- Asynchronous interaction:Interactivity that does not occur in real-time but allows for communication at a time that is convenient for the student or instructor. It can occur between students, between students and instructors, or between students and content.
- Attrition:The loss of students from a course as a result of administrative withdrawal, student withdrawal, or a lack of tenacity.
- Interactions: Online interaction falls into the following categories, according to Moore, who defined interaction as “reciprocal events that require at least two objects and two actions that mutually influence one another.” Wagner’s (1994) definition of interaction will be used for the purposes of this dissertation (2003).
Assumptions and limitations
The basic assumption of this study is that a greater course completion rate is correlated with a student’s frequency of interactions, either individually or collectively.
A related premise is that some types of interaction will be more prevalent than others and will have a bigger impact on raising successful completion rates. The idea that pupils will favour particular forms of communication is the third.
Only the quantity and kind of interactions in community college online courses are examined in this mixed-methods study. Despite extensive research in this field being done by others, there is no qualitative analysis included.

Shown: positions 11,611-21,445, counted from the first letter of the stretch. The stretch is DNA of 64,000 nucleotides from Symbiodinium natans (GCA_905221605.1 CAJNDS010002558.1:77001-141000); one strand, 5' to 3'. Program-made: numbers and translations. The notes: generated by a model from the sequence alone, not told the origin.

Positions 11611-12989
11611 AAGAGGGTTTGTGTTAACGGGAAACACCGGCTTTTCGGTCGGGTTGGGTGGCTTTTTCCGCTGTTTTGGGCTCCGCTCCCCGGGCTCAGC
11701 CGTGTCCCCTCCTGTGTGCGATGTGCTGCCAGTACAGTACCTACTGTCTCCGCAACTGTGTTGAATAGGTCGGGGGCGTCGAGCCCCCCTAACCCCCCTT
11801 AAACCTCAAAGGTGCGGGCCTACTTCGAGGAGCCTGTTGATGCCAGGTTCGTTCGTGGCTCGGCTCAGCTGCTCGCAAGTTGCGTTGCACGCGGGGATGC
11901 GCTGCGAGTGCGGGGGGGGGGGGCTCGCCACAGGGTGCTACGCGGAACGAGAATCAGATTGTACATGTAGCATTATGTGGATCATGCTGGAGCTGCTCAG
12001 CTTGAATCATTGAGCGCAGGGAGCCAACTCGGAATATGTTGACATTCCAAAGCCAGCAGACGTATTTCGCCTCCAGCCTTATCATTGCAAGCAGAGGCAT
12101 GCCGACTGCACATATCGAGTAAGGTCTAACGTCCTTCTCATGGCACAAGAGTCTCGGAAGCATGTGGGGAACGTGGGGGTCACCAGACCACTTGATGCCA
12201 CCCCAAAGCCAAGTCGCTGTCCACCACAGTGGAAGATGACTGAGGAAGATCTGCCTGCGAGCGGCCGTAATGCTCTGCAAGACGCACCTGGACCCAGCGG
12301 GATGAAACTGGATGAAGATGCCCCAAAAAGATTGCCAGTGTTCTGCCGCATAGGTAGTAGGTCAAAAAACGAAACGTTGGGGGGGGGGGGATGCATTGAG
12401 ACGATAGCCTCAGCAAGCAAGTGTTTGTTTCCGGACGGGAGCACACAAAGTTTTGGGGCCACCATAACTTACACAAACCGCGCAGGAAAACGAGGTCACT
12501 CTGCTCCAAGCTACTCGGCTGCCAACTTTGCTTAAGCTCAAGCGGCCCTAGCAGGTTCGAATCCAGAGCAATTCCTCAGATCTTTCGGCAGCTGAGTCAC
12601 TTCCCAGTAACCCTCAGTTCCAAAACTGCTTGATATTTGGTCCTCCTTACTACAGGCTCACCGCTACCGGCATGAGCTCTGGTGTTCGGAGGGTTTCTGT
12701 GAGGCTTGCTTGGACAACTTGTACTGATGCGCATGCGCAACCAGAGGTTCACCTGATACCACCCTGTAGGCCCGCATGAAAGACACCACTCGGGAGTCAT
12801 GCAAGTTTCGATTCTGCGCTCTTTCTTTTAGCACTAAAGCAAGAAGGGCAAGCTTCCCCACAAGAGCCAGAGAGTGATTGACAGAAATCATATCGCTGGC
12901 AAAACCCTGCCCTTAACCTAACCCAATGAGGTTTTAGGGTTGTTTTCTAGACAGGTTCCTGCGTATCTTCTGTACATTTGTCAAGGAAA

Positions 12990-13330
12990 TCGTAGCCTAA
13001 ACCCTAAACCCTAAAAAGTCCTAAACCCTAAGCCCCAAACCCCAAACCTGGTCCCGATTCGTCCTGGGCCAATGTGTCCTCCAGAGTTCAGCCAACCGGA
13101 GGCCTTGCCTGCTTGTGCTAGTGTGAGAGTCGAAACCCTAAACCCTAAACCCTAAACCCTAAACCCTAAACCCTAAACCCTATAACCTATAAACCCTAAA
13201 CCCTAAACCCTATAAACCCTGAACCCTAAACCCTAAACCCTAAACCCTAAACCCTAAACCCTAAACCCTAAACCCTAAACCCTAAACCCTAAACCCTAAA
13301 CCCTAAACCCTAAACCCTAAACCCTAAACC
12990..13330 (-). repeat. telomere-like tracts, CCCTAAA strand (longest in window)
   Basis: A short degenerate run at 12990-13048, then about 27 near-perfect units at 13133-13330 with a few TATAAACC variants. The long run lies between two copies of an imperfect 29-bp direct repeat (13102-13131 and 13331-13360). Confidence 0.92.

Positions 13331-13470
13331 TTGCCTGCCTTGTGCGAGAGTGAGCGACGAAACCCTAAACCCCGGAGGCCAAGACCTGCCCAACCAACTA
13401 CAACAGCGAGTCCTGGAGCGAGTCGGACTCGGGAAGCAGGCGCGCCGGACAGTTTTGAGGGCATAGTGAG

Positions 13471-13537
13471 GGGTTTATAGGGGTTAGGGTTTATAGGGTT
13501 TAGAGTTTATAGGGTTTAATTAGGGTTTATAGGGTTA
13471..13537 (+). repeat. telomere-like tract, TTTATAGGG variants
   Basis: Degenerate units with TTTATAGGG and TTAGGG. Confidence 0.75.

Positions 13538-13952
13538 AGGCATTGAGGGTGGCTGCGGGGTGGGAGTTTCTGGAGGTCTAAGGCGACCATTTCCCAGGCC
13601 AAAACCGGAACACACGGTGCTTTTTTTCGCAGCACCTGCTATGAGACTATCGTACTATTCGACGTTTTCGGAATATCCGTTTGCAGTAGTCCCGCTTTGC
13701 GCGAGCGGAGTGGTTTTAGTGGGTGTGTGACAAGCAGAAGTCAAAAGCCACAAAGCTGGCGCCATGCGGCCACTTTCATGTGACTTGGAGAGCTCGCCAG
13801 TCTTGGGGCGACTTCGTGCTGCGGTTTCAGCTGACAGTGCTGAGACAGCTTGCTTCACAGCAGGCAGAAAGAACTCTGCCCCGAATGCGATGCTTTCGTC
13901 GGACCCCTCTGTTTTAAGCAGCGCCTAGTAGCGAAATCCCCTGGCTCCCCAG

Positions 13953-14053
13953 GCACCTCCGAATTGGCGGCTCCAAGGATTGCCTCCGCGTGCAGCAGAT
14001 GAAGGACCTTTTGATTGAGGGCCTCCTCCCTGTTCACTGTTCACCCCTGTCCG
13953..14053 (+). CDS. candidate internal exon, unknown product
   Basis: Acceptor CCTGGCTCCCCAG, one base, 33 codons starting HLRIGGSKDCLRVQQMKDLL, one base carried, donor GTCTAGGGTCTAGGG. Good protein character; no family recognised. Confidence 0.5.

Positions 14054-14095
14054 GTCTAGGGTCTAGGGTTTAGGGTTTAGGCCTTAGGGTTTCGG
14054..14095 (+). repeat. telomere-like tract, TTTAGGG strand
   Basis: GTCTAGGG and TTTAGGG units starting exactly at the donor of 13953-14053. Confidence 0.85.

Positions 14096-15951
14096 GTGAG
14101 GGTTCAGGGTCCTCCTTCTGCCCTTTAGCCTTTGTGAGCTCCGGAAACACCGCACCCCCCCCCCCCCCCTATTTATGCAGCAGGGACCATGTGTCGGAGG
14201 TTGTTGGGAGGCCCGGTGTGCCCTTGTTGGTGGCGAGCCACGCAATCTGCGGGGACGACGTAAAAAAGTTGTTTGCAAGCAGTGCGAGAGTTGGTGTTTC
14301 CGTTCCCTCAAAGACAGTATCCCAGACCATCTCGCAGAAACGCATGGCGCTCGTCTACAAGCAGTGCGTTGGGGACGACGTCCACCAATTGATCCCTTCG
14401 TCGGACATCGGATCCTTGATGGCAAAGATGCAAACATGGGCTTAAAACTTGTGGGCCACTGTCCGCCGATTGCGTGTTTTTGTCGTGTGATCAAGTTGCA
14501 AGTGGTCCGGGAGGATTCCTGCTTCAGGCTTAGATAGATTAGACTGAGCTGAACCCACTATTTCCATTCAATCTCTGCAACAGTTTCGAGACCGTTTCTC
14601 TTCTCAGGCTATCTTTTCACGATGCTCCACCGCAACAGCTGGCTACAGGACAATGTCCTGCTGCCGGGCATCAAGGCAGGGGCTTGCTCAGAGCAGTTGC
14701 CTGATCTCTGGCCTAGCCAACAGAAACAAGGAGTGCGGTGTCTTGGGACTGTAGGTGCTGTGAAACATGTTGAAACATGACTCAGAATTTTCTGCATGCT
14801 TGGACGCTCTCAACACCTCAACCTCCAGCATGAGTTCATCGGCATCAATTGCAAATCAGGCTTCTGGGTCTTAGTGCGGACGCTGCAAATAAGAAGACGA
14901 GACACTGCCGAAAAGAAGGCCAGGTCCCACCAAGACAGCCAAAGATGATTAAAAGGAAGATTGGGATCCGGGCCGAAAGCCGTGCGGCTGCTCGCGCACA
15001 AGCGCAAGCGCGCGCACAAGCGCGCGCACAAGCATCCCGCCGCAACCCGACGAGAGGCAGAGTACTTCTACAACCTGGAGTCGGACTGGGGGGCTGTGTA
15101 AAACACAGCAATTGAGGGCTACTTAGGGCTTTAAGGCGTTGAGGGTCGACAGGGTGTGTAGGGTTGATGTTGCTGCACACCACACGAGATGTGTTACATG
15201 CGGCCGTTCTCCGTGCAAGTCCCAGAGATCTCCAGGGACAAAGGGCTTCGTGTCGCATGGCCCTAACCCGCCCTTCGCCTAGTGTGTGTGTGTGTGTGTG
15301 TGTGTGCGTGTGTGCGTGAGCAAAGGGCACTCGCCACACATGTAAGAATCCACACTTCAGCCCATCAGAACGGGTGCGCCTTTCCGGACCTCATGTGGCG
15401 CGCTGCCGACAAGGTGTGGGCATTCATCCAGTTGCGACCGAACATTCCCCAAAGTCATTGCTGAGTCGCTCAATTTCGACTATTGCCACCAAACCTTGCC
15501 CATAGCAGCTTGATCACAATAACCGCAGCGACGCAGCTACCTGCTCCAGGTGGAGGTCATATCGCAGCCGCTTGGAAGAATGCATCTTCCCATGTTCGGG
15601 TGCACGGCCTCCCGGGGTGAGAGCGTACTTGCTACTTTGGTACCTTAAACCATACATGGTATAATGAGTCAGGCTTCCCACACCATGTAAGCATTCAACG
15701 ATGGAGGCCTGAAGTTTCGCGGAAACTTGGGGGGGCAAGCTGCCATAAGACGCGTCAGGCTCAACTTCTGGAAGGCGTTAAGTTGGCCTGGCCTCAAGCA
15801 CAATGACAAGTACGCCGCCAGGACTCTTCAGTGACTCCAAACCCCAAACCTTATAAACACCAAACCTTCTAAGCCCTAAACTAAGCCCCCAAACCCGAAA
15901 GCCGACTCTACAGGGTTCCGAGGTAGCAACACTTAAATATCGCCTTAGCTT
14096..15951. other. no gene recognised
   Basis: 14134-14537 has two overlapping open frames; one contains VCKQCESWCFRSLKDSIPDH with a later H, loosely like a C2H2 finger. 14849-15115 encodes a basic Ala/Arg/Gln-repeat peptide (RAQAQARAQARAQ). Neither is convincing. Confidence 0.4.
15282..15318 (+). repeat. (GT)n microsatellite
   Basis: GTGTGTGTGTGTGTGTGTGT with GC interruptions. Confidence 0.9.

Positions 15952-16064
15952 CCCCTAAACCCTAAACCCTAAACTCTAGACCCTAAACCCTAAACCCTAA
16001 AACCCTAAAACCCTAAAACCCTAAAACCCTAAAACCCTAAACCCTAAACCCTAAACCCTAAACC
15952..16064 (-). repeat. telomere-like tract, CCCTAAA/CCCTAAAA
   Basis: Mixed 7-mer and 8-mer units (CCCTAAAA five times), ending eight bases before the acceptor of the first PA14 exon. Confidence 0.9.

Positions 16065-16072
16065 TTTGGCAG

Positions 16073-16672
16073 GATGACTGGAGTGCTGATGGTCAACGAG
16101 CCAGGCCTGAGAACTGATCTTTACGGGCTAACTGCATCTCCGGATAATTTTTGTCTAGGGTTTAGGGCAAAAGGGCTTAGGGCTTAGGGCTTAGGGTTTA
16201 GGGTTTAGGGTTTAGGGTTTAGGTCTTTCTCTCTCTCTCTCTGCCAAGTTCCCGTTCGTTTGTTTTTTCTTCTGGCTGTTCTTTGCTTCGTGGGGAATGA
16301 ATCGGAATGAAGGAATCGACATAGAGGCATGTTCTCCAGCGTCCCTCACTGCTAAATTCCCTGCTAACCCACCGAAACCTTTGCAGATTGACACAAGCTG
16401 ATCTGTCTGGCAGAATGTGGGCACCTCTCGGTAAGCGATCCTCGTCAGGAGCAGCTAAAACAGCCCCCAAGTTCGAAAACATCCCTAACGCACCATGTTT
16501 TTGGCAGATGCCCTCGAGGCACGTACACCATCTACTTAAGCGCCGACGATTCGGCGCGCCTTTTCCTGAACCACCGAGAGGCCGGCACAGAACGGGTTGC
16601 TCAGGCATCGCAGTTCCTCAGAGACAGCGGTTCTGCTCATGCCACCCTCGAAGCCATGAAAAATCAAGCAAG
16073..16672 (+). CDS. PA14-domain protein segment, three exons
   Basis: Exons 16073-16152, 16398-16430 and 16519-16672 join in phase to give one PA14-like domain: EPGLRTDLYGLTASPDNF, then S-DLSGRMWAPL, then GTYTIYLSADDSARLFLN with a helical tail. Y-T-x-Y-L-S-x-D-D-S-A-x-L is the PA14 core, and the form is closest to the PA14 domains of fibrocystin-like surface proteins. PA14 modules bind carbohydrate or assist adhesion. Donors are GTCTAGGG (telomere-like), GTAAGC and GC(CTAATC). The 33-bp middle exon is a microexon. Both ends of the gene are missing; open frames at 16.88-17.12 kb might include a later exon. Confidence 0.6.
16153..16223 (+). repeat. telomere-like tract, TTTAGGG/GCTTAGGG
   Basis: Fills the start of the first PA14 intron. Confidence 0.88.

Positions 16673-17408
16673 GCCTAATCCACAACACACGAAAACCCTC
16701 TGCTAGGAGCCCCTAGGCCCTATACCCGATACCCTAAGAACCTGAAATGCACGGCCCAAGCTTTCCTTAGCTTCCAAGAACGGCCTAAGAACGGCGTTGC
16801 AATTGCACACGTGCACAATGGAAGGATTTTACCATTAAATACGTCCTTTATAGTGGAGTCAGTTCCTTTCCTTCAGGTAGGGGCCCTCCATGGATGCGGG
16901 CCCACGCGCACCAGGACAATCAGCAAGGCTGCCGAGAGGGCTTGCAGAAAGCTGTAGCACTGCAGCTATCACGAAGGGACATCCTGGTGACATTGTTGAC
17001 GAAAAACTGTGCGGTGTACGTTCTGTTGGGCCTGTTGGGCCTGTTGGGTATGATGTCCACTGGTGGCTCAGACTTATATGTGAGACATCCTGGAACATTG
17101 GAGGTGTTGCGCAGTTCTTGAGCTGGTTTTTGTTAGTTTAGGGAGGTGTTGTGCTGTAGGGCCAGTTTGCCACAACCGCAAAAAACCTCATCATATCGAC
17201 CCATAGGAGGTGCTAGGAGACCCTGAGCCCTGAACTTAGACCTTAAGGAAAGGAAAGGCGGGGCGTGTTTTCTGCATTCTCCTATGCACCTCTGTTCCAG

The frequency and preference for a particular sort of interaction, as well as demographics like race and age that may have an impact on course completion, are not taken into account.
Organisation of the study’s later phase
The literature review, methodology, data analysis, results, and finally conclusions and Recommendations make up the remaining chapters in this study. The purpose of the literature review is to highlight recent and prior studies on how interaction affects how successfully online courses are completed.
The mixed methodologies that were employed to conduct the research for this study and the associated data gathering techniques are covered in detail in the methodology chapter.
Why would we imagine that social connection would be any less important in an online course when there are so many possibilities for students to interact with their professors and one another in traditional classrooms? We know that this interaction is essential to student achievement. In online learning, social interaction can boost motivation and performance by increasing student involvement.